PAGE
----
Growing Disparity Between Medicare Advantage and Traditional Medicare Benefits
With the Medicare open enrollment season in full swing, beneficiaries are encountering a wide array of choices, particularly with regard to Medicare Advantage plans. As noted in an AARP blog post, “There are much talked-about changes to the rules governing Medicare private plans’ so-called ‘supplemental benefits’ — that is, those benefits not normally covered by traditional Medicare (e.g., vision and dental care). These changes could potentially mean that some Medicare Advantage enrollees will be able to access a host of new and important benefits such as in-home support, assistance for family caregivers, or services to address social determinants of health. Meanwhile, policymakers have not yet implemented similar changes to traditional Medicare, which covers two-thirds of all Medicare beneficiaries. Making improvements only to Medicare Advantage widens the difference between the two Medicare options and has led some experts to conclude that it effectively amounts to favoring Medicare’s private plans over the traditional program. For many consumers, Medicare Advantage may well be the best choice, just as for others, traditional Medicare is the right option. Yet, the imbalance between Medicare Advantage and traditional Medicare is certainly something to pay attention to, given recent reports that many Medicare Advantage plans may be prone to billing abuses, earn high profits without clear evidence of providing better care, and may not serve sicker enrollees well. The new changes to Medicare Advantage do lead to worries that consumers could focus too much on potentially limited new benefits and pay less attention to important coverage features such as whether you can keep your doctor, whether you need a referral before seeing a specialist, or how much you will pay out of pocket.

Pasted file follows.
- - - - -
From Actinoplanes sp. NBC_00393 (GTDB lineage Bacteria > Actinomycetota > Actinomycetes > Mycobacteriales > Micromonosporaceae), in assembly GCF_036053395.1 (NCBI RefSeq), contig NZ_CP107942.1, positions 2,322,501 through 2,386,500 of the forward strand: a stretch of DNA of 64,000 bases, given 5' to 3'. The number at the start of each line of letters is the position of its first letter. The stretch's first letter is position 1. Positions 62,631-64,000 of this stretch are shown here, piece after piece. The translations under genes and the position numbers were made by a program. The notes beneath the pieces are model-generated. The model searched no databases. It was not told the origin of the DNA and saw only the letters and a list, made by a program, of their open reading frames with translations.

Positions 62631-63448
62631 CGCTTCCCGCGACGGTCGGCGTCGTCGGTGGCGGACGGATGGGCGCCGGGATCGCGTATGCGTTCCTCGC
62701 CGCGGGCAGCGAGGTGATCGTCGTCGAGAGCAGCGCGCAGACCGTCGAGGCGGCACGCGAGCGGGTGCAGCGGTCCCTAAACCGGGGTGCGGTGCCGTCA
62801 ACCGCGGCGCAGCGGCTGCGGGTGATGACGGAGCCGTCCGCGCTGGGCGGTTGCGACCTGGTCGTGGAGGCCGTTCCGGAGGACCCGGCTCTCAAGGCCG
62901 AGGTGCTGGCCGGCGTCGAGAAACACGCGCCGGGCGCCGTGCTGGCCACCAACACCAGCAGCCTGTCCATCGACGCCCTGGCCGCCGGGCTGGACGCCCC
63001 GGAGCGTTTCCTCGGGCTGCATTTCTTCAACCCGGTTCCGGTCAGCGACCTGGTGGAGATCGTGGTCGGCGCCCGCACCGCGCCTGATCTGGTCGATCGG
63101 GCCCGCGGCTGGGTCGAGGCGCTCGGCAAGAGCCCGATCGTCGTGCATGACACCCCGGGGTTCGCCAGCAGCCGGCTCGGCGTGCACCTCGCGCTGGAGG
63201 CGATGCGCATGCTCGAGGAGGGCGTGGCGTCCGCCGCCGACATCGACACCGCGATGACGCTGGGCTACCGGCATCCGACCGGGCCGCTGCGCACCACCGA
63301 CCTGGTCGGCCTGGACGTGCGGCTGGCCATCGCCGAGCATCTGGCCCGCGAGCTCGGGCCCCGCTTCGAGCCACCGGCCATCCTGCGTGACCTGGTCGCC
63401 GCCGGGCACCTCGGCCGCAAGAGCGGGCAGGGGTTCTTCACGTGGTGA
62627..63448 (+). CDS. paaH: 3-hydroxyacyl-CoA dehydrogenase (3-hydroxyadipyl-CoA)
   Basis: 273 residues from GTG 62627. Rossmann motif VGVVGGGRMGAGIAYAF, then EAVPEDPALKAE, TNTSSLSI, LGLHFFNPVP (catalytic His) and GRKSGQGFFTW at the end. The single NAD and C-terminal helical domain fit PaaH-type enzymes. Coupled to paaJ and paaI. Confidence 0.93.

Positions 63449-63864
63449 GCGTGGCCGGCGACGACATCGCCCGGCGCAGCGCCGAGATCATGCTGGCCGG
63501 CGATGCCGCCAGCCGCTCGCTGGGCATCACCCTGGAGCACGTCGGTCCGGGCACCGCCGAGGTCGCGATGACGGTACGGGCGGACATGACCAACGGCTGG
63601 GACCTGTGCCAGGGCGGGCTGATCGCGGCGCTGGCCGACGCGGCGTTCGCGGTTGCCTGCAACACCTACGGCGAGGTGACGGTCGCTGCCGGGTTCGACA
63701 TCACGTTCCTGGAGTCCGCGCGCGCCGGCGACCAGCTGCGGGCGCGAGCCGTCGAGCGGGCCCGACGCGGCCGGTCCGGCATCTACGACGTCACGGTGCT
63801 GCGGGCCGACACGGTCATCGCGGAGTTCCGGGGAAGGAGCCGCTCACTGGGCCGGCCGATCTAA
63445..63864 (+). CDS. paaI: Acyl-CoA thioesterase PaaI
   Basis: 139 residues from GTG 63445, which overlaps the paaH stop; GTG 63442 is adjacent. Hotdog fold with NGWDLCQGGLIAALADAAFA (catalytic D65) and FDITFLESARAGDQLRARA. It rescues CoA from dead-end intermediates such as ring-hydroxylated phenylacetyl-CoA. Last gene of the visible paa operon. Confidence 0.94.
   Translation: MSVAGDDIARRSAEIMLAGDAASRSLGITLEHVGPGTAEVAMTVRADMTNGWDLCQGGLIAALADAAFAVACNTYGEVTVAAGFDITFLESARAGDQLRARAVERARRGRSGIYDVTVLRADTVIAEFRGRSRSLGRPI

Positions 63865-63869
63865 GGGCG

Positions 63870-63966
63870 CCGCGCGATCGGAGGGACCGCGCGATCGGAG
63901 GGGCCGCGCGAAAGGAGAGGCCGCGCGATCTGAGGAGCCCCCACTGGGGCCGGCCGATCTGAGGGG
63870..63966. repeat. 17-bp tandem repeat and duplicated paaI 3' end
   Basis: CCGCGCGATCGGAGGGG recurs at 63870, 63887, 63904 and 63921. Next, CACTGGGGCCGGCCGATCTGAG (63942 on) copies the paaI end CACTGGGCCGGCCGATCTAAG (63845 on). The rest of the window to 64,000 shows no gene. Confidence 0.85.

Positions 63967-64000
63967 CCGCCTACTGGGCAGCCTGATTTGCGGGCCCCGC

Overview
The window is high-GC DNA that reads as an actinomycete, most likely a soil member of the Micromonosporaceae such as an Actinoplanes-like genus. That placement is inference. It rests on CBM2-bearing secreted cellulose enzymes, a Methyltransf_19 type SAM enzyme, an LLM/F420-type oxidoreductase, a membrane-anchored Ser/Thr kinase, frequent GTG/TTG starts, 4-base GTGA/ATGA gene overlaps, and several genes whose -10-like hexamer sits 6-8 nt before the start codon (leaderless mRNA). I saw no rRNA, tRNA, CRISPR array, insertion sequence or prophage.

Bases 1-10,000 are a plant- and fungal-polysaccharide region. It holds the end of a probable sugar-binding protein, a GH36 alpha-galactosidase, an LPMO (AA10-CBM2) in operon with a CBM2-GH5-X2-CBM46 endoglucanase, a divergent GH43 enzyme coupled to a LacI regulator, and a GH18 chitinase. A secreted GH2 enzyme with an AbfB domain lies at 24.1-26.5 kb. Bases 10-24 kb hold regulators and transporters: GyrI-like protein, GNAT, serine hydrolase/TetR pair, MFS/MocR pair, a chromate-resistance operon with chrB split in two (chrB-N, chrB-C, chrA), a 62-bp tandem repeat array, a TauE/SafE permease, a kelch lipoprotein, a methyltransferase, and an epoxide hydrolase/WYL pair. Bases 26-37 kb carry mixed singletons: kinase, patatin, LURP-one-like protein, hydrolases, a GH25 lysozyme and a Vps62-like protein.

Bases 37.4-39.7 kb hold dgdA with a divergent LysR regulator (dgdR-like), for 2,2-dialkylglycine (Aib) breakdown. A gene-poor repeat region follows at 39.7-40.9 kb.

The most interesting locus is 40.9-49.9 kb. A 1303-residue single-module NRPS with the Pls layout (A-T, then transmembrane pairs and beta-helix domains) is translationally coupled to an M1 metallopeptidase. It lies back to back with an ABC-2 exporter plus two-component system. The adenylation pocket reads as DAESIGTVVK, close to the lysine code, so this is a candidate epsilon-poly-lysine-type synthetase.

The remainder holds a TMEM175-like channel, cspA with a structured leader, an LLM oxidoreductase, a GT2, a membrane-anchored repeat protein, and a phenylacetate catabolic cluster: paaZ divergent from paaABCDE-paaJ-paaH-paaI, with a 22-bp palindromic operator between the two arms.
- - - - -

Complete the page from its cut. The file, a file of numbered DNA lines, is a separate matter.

RAISE Family Caregiver Resource and Dissemination Center
The first fruits of the RAISE Act can be found at National Academy for State Health Policy (NASHP)’s website. To assist the work of the recently appointed Family Caregiving Advisory Council, NASHP has created the Caregiver Resource and Dissemination Center, with support from The John A. Hartford Foundation, in order to: develop family caregiving resources for state and federal policymakers and other stakeholders; provide support to the council and its subcommittee members as they craft policy recommendations; convene experts and thought leaders to provide perspectives and expertise to the council; and support states as they develop policies to address family caregiver issues. NASHP has also posted a summary of the Council’s first meeting that was held in late August.
From the National Academy of Medicine
Healthy Longevity Global Grand Challenge